Former senior public servant, Charles Maskell-Knight, recently provided Croakey readers with a brief history of the role of the Commonwealth Chief Medical Officers (CMOs).
Today he turns his attention to two less well-known roles within the Department of Health: the Chief Nursing and Midwifery Officer and the Chief Allied Health Officer.
He discusses the evolution of these two roles and analyses the differences between them, both in terms of their role within the Department and their relationship with their profession.
Charles Maskell-Knight writes:
In a recent article I described the creation and evolution of the role of Chief Medical Officer in the Commonwealth Department of Health.
It was established in the early 1980s to provide for a senior doctor to undertake functions under the Quarantine Act, in response to the removal of the requirement that the head of the Department of Health had to have medical qualifications.
The position was initially held by doctors with public health experience, but in 1996 Professor Judith Whitworth AC – a kidney specialist – was appointed. For most of the next 25 years the position was held by similarly eminent physicians – leaders in their specialties and across the profession, but lacking in public health expertise.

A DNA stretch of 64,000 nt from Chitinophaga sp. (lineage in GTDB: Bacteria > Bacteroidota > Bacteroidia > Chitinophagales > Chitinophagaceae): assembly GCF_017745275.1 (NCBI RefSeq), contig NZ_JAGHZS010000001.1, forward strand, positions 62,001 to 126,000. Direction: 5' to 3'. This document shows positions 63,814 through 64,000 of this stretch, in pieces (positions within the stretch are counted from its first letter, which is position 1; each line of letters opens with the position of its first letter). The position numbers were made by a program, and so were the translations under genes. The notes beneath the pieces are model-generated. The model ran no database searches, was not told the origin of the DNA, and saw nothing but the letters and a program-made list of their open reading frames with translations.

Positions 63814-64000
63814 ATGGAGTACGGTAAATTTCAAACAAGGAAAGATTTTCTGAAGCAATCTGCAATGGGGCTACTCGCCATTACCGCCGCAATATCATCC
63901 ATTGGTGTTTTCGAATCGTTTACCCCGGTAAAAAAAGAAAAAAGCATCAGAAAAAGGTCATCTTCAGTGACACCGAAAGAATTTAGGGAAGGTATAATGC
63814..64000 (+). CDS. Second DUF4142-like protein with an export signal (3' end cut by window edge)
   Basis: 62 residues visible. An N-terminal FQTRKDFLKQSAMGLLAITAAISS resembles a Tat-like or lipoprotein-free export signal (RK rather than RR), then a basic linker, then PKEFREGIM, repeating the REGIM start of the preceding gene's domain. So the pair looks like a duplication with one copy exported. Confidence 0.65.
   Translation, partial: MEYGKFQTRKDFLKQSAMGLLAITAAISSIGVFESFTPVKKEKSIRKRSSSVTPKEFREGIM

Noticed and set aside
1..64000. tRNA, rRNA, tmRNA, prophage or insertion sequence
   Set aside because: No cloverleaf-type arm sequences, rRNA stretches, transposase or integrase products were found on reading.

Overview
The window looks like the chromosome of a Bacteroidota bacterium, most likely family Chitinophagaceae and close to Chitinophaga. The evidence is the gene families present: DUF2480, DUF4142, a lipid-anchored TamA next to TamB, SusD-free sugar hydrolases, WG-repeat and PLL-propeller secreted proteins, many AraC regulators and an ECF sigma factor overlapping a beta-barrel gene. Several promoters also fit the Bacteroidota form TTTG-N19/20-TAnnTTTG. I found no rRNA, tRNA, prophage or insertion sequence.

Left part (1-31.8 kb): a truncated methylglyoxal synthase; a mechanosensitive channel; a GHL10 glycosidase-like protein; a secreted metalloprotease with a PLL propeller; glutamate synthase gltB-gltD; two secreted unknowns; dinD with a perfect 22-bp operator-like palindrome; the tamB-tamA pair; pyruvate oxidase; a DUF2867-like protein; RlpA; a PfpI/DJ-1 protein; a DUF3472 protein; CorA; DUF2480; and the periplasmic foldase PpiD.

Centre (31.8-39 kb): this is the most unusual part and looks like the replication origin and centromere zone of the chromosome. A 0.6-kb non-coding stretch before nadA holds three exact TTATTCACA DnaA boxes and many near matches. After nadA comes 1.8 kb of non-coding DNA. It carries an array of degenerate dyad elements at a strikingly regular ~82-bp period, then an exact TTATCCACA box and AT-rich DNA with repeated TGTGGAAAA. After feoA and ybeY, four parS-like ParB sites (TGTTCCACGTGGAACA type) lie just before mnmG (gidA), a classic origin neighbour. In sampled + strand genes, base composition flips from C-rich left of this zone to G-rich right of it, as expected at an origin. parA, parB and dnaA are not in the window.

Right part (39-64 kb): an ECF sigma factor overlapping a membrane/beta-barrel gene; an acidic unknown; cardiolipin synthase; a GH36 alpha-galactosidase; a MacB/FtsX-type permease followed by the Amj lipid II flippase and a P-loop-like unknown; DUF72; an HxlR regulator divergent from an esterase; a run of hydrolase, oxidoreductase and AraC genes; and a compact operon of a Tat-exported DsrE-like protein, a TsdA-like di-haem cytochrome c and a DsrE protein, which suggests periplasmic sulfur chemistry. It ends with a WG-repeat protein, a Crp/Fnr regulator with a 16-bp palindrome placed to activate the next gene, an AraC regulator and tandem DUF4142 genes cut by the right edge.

The appointment of Professor Paul Kelly last year acknowledged the importance of public health training and knowledge in the face of a pandemic.
An evolving role
As the role of the CMO changed from the provision of public health advice to being a bridge between the government and the profession, other health professions began to advocate for the creation of a similar post for their profession.
The nurses were the first to succeed. As part of the 2007 election campaign the ALP promised to appoint a chief nurse, and then Minister Nicola Roxon announced the appointment of position of Dr Rosemary Bryant AO as Chief Nursing and Midwifery Officer (CNMO) in 2008.
Dr Bryant had previously worked as chief nurse in Victoria, and became president of the International Council of Nurses in 2009. As a result of this appointment she was affectionately known in the Department as “chief nurse of the world”.